ISIS claims presence in another Iraqi city
As the standoff between Iraqi forces and the ISIS enters its sixth month in Anbar, the radical group reaches Samarra city, north of Baghdad
About 150 militants belonging to the radical Islamic State of Iraq and Syria (ISIS) have stormed another Iraqi city in an attempt to further consolidate their hold of parts of the country, Al Arabiya’s correspondent reported Thursday.
Using heavy machinery, ISIS militants stormed the eastern walls of Samarra city, which is located 125 kilometers north of Baghdad, and claimed control of five neighborhoods, Iraqi police told the correspondent.
The neighborhoods that fell under ISIS’s control include are al-Muthana, al-Jubairiya, Salah al-Din, al-Shuhda, and parts of the al-Khadhra. They fell after skirmishes with the security forces, which left at least 38 policemen dead.
The militants, travelling in dozens of vehicles, some mounted with anti-aircraft guns, attacked a major checkpoint on the southeast side of Samarra, killing the security forces guarding it and burning their vehicles, witnesses told Agence France-Presse.
They then took control of several areas of the city, to the north of Baghdad, according to witnesses who reported seeing the bodies of both security forces and gunmen in the streets.
An AFP journalist also saw helicopters firing into the city.
Unlike the western province of Anbar, neighboring Syria and Jordan, Samarra which is located in the Sunni-dominated province of Salah al-Din, remained unscathed by the ISIS’s activity until now.
Amad al-Kareem, head of Salah al-Din’s provincial council, told Al Arabiya’s correspondent on Thursday that “yesterday, we warned the authorities of a plan that ISIS was intending to storm Samarra.”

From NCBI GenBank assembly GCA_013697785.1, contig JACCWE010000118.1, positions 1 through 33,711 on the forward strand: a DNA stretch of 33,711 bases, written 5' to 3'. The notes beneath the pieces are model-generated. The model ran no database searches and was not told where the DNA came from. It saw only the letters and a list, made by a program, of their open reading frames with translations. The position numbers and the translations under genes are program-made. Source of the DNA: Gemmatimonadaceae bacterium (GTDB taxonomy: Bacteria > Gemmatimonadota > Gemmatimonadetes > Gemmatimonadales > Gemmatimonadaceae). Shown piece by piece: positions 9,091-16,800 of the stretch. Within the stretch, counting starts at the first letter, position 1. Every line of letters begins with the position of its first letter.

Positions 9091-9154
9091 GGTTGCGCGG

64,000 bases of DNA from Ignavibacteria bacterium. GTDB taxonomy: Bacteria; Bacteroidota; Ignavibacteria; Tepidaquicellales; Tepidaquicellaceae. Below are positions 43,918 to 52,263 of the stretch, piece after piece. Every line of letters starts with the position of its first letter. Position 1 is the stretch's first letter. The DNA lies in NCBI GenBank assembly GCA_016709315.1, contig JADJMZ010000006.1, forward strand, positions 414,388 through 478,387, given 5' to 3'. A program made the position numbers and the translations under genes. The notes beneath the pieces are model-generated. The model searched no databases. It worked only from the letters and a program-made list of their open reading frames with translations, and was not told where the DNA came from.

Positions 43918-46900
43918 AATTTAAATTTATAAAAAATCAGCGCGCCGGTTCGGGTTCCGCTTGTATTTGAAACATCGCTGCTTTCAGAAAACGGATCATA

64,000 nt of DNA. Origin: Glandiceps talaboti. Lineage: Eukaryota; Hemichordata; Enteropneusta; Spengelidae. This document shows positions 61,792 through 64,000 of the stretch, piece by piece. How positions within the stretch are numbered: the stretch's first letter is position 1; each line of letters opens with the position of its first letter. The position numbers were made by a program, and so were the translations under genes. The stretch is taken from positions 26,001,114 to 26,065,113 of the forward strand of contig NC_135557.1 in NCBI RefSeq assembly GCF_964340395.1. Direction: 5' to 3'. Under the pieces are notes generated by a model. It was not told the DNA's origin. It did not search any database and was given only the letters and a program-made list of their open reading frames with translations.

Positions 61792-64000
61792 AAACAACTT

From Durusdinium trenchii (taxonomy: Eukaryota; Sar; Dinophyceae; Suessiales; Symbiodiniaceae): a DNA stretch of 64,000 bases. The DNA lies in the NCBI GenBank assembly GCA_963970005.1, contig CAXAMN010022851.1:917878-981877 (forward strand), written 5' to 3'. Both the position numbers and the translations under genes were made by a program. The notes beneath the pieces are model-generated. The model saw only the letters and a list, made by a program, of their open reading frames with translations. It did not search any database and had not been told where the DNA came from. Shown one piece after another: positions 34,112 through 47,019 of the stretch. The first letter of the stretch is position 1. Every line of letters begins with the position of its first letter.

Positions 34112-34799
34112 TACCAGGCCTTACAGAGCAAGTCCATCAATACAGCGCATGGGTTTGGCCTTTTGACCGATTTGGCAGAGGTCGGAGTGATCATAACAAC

One parliamentarian from Samarra, Najih al-Mizan accused al-Maliki’s administration of faltering and failing to protect the city.
Mizan warned of a similar scenario to 2006, when the golden dome of the al-Askari Mosque, highly-revered by Shiites, was destroyed by bombs, unleashing a bloody sectarian period in Iraq that claimed tens of thousands lives.
A police officer told AFP that security forces withdrew from other areas to defend the revered Shiite shrine in central Samarra.
Al Arabiya’s correspondent said ISIS militants have also targeted one of the leaders of movement al-Sahawat, Adel al-Samaraei, when they attacked his home with explosives.
ISIS also tried to storm government buildings and security headquarters in the city.
The assault comes as a standoff between anti-government fighters and security forces in Anbar enters its sixth month.
The city of Fallujah, just a short drive from Baghdad, and some parts of provincial capital Ramadi, farther west, have been outside government control since early January.
Violence is running at its highest levels since 2006-2007, the height of the country’s Sunni-Shiite sectarian conflict.
More than 900 people were killed in Iraq last month, according to figures separately compiled by the United Nations and the government.
And over 4,000 have been killed so far this year, according to an AFP tally.
Officials blame external factors for the rise in bloodshed, particularly the civil war in neighboring Syria, and insist wide-ranging operations against militants are having an impact.
But the violence continues unabated, with analysts and diplomats saying the Shiite-led government needs to do more to reach out to the disaffected Sunni Arab minority to reduce support for militancy.
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